A time of testing: "If we're going to test, we must invest"

July 18, 2001

Unlike in Lake Wobegon, not all students in the U.S. are above average—nor are all schools. Some students are failing to acquire the minimal competence they need, which means that some schools are also failing. President Bush’s call for nationwide annual testing in reading and math is designed to identify those schools.

Though versions of his plan have passed both houses of Congress, politicians of all stripes are nervous about how the test results will be reported, since none of them wants to see their district or state rated as unsuccessful. If it were a Democrat rather than Republican president pushing federally mandated school testing, many self-styled conservatives would doubtless be decrying “big government” and complaining that a national curriculum was in the works. As it is, conservatives have responded positively to Bush’s demand for school “accountability,” especially since they tend to think public schools and particularly inner-city schools are falling down on the job.

Regardless of the politics of implementing nationwide testing, it is a project that promises to improve the debate on education. If the federal government is to evaluate schools as Bush intends, it will have to use a uniform measurement that allows for comparison from district to district and state to state. (Just what that measurement will be is a subject for the House and Senate conference committees.) And the application of such a nationwide criteria lays the groundwork for a new national debate on what schools are failing and why, a debate based on data on comparative performance.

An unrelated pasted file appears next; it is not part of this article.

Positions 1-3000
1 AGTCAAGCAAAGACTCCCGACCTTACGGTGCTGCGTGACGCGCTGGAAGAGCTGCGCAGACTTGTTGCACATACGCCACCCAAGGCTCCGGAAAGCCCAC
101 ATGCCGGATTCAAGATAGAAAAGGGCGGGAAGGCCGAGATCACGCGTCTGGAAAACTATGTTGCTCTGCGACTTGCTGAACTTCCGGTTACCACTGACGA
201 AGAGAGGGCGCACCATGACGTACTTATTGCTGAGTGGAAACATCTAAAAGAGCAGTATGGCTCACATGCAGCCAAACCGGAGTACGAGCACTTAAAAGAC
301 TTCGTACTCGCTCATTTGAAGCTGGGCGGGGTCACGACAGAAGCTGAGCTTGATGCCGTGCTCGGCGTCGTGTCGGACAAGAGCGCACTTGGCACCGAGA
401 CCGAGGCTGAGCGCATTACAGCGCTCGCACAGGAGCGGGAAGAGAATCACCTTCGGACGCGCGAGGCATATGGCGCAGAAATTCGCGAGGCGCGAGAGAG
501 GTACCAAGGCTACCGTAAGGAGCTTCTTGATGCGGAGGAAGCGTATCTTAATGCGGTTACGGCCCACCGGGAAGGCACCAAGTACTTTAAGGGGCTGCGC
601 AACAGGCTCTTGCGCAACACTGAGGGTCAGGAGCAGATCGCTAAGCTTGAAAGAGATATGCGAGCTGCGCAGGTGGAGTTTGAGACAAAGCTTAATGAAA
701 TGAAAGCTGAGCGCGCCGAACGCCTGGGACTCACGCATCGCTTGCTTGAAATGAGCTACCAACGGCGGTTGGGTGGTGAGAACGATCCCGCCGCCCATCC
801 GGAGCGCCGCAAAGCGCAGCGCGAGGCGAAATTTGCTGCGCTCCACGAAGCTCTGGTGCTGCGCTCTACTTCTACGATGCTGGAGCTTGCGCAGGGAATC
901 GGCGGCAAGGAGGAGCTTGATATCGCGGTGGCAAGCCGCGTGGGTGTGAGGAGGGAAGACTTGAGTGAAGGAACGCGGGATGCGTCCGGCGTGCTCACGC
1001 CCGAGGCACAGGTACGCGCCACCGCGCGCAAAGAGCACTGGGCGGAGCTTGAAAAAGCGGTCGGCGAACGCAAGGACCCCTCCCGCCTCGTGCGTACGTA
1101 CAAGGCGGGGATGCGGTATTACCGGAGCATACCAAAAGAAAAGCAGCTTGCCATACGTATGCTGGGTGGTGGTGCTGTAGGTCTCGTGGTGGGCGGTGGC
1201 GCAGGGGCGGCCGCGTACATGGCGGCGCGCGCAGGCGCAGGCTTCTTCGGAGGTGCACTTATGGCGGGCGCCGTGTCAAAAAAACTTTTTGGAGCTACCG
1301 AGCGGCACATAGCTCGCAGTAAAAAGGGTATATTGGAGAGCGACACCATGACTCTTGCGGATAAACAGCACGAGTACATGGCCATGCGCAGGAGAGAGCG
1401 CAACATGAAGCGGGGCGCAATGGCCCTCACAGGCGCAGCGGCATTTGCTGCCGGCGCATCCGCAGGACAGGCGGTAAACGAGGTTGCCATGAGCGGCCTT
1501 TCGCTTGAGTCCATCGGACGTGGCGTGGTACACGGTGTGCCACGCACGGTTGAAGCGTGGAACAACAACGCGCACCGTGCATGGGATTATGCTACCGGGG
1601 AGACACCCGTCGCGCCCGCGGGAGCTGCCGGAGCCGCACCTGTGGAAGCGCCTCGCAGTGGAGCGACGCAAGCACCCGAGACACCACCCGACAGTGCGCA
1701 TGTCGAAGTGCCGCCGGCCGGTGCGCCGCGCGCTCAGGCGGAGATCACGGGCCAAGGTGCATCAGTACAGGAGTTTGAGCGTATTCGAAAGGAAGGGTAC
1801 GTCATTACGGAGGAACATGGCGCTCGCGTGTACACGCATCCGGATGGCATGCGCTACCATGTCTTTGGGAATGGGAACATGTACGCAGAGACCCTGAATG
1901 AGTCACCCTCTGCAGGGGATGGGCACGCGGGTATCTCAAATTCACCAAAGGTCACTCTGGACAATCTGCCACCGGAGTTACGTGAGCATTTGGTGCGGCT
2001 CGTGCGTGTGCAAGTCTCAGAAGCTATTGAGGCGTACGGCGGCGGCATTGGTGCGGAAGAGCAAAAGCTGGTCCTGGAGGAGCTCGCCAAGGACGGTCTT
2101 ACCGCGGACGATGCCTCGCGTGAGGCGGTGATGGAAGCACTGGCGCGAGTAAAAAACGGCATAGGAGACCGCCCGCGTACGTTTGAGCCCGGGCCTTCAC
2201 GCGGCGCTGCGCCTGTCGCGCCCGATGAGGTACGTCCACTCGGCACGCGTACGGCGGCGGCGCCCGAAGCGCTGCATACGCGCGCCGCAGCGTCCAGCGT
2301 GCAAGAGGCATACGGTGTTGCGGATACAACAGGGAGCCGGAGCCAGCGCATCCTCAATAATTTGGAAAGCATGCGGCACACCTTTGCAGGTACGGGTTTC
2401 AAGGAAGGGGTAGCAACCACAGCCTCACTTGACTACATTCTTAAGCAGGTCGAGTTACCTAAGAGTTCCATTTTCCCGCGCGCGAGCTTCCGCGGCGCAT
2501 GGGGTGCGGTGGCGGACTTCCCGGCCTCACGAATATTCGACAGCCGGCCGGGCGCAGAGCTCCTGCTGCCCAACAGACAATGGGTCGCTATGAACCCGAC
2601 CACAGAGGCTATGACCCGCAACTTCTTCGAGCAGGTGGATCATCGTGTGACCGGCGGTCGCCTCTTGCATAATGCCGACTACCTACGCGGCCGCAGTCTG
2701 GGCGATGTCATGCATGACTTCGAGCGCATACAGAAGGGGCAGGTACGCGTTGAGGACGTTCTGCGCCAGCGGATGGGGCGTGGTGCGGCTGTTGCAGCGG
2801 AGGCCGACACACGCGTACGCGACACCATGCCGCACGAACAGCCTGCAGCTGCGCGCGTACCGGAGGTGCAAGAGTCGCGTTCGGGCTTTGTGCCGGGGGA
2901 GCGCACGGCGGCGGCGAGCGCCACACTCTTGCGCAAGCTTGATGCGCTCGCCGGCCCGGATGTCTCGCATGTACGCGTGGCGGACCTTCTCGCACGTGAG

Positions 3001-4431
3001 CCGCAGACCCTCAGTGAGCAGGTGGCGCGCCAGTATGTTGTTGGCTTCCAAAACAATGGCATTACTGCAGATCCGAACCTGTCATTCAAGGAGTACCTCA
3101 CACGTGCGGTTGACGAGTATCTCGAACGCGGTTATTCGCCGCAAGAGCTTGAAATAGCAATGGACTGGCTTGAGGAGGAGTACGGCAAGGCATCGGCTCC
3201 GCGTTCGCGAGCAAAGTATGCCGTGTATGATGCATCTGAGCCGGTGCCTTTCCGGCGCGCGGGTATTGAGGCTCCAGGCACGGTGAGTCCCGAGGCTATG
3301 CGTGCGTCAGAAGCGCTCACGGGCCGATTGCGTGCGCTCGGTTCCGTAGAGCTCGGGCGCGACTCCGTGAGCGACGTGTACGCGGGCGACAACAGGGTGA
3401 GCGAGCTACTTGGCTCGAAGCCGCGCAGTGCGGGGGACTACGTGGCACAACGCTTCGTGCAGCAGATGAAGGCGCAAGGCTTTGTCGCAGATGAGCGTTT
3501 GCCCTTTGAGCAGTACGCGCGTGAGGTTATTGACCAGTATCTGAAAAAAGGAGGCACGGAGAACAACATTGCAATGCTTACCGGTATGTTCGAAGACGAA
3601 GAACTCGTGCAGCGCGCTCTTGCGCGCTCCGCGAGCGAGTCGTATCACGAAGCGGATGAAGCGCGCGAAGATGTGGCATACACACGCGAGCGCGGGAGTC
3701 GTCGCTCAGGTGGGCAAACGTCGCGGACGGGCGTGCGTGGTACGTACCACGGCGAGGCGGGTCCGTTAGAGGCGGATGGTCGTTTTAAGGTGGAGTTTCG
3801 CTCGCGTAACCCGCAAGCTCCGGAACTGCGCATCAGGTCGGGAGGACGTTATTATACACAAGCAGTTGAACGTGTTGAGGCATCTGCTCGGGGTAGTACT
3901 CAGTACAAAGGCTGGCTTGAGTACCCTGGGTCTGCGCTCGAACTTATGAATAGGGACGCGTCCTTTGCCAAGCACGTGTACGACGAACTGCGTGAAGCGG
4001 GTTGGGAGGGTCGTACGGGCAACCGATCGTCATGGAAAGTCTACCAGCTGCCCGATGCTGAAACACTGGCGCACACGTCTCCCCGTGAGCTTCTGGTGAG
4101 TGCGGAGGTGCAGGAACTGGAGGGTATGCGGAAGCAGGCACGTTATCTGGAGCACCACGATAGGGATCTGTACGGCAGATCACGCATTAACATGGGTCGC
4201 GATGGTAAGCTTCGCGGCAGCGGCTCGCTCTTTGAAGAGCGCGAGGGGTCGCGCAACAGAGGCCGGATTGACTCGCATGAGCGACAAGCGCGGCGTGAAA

Where the debate goes from there will be crucial. How can the poorly performing schools be improved? We suspect that the data will show that the schools that are having trouble meeting the standards are relatively low on funds. We also suspect that at most schools improving student performance will entail creating smaller classes, hiring more teachers, developing more early-intervention programs, and offering more summer courses—all of which costs money. Are the politicians who call for minimum standards now willing to provide the funds that schools need to reach those standards?

Senator Paul Wellstone of Minnesota pressed that point when he tried—unsuccessfully—to amend Bush’s education bill so as to delay mandatory testing until the federal government increases the amount of money it sends to schools in low-income districts. “If we’re going to test, we must invest,” he said.

Bush has eloquently and aptly spoken of the “soft bigotry of low expectations.” The nation does need to have high standards for all students, and mandatory testing can help in reaching those standards. But it will be manifestly unfair to press those standards while denying students and schools the resources to meet them.